Reuters had reported exclusively last Friday that the Commission, which acts as the competition watchdog in the European Union, would let the deal go ahead.
While both companies supply aircraft electrical systems, the Commission said the increase in market share the merger caused was very limited and the newly formed group would not gain power over suppliers and customers.
“Both Safran and Zodiac are significant French actors in the aeronautics markets but competition in these markets in Europe will remain strong,” Competition Commissioner Margrethe Vestager said in a statement.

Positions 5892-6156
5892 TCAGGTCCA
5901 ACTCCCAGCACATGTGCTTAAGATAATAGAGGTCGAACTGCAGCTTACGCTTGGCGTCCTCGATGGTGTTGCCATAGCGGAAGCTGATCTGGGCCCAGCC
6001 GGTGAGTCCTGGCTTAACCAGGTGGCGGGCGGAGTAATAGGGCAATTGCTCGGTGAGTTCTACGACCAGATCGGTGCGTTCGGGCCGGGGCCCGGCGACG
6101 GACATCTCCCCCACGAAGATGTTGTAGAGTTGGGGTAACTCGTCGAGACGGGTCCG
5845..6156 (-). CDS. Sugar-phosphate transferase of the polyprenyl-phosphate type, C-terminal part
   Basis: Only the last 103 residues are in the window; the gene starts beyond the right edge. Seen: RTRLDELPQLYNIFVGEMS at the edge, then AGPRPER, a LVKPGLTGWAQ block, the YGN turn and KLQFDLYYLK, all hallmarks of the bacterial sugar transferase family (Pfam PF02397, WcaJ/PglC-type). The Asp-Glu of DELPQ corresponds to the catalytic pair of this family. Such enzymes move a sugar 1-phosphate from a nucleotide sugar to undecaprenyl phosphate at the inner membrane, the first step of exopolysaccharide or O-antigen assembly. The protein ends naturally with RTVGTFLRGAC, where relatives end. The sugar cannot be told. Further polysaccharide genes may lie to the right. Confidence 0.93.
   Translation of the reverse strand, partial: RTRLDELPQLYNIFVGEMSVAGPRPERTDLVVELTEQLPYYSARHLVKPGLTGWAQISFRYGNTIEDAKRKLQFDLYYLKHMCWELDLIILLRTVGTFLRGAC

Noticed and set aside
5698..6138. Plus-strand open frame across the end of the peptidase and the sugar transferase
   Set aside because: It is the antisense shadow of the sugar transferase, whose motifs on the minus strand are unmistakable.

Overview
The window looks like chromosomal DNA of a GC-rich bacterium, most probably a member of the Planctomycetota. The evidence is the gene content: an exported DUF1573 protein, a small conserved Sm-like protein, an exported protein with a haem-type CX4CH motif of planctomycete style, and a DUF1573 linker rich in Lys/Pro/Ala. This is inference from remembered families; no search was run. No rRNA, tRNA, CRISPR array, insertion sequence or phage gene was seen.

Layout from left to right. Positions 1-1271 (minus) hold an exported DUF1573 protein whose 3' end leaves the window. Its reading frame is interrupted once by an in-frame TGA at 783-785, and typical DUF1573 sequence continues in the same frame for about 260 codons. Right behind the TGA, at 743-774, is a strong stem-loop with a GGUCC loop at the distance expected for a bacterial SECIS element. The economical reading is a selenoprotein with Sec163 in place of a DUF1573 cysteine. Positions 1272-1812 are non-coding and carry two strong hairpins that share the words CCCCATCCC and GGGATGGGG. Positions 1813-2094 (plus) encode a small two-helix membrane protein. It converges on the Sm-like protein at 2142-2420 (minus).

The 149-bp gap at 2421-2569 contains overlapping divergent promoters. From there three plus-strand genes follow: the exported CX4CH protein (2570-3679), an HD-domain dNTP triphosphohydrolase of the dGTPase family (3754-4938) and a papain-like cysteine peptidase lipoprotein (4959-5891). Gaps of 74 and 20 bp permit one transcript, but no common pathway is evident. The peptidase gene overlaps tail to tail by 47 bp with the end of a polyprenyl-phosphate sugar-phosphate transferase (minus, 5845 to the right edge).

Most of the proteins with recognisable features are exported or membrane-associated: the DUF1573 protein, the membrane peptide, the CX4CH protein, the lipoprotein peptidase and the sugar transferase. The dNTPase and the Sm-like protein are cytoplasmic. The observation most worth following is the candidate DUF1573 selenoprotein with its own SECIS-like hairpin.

Safran made a $7.7 billion bid for Zodiac in May, saying the deal would boost its position in making smarter and more connected aircraft, targeting planemakers such as Airbus (AIR.PA) and Boeing (BA.N).
The Safran-Zodiac deal is one of several in the aerospace industry at the moment. Among these are United Technologies Corp’s $23 billion plan to buy avionics maker Rockwell Collins Inc (COL.N).
Reporting by Robert-Jan Bartunek; Editing by Alastair Macdonald